Creative Impulse (co-authored by Gerard Choy)
Positioning modernism as rooted in Euro-American centres of cultural power is untenable and disconnects it from current globalizing realities. Ming Tiampo's "Decentering Paris" (2014) cites transnational encounters of post-war Paris as critical to modernism's development, and Lost in Space (2005) engages Mieke Bal's concept of migratory aesthetics where "accented" English contains enriched meaning through localization. These lines of decentering underpin our suspicion that far from the telephone being broken, acts of translation are, in fact, their own impulses--sites of creative authenticity vested in the authority of the moment. Such moments form the points of departure that frame our interdisciplinary and transdisciplinary projects The Hundred-Eyed Satellite (2014), How to Say (2015), and The Phrase Book of Migrant Sounds vol. 1 and 4 (2010 and 2016). Individually and collaboratively we question the authority of English and examine tensions between unique voices and the congruence they seek with each other.
2016 Conference of the Universities Art Association of Canada (UAAC), UQÀM, Montreal, Canada
Not so Tacit: Interdisciplinary Design in the Development of Academic Writing Skills
Acquisition of academic writing skills was once seen as belonging to the realm of tacit knowledge. A desire for greater social inclusion and attention to student academic success has created an appetite for more explicit teaching of these skills in university educational contexts. In spite of laudable efforts by many faculty to incorporate writing process more directly in assignments, however, there remains no singular approach or set of best practices to ensure academic writing success for students. How can tutors and university instructors build on the idiosyncratic and diverse abilities students bring to the table? How does a student’s comfort level in English influence the processes in which they engage as they write?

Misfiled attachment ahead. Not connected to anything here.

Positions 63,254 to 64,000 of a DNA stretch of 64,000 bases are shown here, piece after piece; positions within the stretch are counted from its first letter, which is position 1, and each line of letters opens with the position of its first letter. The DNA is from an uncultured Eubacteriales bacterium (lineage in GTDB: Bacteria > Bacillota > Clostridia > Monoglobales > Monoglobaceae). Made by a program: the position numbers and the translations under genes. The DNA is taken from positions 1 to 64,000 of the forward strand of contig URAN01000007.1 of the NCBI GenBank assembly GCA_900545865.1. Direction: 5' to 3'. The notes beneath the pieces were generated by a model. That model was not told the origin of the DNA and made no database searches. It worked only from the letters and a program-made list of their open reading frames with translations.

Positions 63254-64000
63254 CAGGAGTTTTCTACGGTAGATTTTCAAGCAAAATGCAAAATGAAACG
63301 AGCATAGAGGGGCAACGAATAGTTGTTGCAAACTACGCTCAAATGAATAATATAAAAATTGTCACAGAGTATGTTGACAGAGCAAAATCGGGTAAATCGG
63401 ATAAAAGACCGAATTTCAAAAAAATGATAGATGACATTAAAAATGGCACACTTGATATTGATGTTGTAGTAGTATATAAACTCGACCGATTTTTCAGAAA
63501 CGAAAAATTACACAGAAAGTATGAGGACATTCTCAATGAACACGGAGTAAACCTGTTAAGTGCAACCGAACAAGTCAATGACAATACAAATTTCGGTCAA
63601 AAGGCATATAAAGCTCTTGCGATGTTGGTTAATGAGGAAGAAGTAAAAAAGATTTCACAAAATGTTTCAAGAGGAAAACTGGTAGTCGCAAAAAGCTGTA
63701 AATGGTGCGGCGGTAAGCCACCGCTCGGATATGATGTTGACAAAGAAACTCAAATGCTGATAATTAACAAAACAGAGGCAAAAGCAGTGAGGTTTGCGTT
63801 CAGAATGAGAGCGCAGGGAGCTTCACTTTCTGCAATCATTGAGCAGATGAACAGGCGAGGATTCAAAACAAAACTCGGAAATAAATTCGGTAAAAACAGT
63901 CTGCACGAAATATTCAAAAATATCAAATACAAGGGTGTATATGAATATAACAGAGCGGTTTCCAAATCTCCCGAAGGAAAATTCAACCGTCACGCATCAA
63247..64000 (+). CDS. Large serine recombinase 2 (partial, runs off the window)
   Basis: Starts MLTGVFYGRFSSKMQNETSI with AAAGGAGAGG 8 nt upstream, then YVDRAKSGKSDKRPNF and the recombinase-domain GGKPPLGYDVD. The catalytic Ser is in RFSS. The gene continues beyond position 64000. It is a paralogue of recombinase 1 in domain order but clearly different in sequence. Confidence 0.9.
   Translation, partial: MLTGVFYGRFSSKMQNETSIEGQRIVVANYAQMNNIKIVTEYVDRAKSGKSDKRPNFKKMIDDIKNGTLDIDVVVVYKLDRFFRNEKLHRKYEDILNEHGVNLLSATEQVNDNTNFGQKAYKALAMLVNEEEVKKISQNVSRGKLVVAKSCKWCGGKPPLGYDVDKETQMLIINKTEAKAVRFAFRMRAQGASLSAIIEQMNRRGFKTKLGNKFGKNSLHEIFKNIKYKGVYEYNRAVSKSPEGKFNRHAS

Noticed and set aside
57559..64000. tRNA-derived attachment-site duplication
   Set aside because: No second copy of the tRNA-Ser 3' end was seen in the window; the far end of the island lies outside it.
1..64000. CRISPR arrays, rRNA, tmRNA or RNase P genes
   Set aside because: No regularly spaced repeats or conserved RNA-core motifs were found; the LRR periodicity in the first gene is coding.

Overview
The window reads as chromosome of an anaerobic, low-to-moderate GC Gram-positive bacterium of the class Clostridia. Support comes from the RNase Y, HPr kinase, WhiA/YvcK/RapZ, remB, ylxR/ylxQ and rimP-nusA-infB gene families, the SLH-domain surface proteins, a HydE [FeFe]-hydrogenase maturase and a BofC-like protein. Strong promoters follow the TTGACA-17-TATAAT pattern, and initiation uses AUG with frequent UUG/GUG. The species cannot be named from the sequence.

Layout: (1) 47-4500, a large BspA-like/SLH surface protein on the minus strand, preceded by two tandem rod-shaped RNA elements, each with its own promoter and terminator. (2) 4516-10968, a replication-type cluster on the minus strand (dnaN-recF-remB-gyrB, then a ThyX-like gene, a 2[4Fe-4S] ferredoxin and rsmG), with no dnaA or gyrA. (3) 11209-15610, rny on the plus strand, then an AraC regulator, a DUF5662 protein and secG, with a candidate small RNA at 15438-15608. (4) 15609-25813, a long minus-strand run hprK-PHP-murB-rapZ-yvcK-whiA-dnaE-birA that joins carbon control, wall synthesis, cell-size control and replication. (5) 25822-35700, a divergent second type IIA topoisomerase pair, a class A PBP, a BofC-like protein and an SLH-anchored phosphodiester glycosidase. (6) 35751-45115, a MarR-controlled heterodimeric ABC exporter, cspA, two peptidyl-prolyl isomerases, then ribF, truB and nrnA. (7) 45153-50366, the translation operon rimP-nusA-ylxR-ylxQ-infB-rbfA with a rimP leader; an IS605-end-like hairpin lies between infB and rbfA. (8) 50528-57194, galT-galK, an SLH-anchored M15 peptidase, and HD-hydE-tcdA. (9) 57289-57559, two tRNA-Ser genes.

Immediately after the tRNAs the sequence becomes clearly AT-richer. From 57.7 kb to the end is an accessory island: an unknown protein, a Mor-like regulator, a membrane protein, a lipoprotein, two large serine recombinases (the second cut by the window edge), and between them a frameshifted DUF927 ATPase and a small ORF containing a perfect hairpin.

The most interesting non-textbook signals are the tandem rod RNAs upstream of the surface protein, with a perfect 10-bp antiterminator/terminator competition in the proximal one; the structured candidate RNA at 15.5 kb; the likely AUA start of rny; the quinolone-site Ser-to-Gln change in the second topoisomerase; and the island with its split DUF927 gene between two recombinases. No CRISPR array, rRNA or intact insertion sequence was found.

This session will explore the relationships among English language fluency, academic essay-writing, and creative processes associated with interdisciplinary design practice. Anchored by Dong’s The Language of Design (2009), hooks’ Teaching to Transgress (1994), and Halliday’s An Introduction to Functional Grammar (2004), essay-writing process will be discussed as a matter of design.
My experience teaching international post-baccalaureate design students who use English as an Additional Language (EAL) places me at the nexus of EAL, interdisciplinary design education, and academic writing skills. Thinkers such as Donald Schôn have already linked the fields of learning and design through theory. Interdisciplinary design methodologies, however, may offer more specific strategies for leveraging students’ capacities to make meaning multimodally. This foregrounds the creative in academic writing and builds upon Dong’s notion that language production, in and of itself, is an act of design.
2016 Academic Writing and English Language Learning Conference at Saint Mary's University, Global Methods--Local Practice
Multiliteracies and Global Englishes in Art and Design Education
Linguistic and cultural diversity increasingly define today’s Canadian University classrooms. Rigorous admissions standards and English-language bridging programs are important for helping students who self-identify as “EAL,” but they cannot completely erase the linguistic and cultural barriers that threaten to jeopardize these students’ academic success. Canagarajah (2005), hooks (1994), and Pennycook (2007) call into question the formalized and standardized English rooted in colonialism and modernism that privileges some students while marginalizing others.
At the same time, an increasing number of university faculty are incorporating information communication technologies (ICTs) or blended learning into their syllabi in formal and informal ways, diversifying the modes for teacher-student and student-student dialogue.
Such practices, according to Luke (2003), offer “collaborative learning possibilities and deterritorialized meaning making and knowledge configuration” (p. 398), effectively enacting a pedagogy of multiliteracies (New London Group, 1996).